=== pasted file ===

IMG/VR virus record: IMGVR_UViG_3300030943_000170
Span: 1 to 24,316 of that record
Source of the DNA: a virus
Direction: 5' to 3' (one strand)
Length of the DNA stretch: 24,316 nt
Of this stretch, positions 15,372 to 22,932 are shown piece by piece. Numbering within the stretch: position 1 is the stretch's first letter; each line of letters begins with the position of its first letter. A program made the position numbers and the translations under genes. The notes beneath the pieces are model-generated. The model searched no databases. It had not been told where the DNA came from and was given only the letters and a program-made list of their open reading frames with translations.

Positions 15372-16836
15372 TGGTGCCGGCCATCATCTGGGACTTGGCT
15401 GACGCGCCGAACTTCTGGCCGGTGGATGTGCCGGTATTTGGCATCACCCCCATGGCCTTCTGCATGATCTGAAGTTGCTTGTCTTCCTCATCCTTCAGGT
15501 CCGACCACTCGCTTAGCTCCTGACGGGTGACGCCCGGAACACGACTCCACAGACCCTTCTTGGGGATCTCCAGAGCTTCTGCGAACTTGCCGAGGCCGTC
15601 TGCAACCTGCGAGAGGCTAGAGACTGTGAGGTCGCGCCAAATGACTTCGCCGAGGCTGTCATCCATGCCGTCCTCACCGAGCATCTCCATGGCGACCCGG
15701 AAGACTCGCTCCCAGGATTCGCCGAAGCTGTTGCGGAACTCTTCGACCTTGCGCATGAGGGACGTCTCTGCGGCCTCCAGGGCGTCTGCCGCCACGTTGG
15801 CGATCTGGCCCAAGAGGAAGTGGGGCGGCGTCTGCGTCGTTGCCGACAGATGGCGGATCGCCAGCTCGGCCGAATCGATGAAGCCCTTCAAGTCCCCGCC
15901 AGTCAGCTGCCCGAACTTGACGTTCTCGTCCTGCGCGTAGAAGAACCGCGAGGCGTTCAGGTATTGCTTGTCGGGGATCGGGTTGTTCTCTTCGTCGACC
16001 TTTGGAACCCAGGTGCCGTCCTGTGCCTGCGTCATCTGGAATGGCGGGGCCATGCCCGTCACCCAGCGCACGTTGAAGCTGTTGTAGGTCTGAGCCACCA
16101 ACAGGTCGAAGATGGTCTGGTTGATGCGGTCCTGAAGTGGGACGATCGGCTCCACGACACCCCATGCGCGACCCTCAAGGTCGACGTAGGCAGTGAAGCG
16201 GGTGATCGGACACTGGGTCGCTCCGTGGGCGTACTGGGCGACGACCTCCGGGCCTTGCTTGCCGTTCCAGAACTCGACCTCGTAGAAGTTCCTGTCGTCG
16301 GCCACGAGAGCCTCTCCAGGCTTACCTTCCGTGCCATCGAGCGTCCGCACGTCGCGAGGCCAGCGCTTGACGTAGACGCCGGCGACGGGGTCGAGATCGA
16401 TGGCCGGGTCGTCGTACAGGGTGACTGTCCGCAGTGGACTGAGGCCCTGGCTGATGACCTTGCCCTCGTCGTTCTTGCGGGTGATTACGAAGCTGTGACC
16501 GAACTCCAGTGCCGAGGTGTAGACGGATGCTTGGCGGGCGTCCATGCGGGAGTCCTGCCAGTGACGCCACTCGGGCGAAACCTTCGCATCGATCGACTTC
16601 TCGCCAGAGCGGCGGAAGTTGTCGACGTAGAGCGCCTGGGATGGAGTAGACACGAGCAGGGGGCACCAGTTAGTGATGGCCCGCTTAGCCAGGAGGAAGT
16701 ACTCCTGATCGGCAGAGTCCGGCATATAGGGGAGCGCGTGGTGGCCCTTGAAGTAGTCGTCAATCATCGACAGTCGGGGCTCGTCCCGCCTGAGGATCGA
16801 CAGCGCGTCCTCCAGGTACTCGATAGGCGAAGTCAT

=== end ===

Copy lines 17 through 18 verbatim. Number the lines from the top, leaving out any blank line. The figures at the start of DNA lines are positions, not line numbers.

16201 GGTGATCGGACACTGGGTCGCTCCGTGGGCGTACTGGGCGACGACCTCCGGGCCTTGCTTGCCGTTCCAGAACTCGACCTCGTAGAAGTTCCTGTCGTCG
16301 GCCACGAGAGCCTCTCCAGGCTTACCTTCCGTGCCATCGAGCGTCCGCACGTCGCGAGGCCAGCGCTTGACGTAGACGCCGGCGACGGGGTCGAGATCGA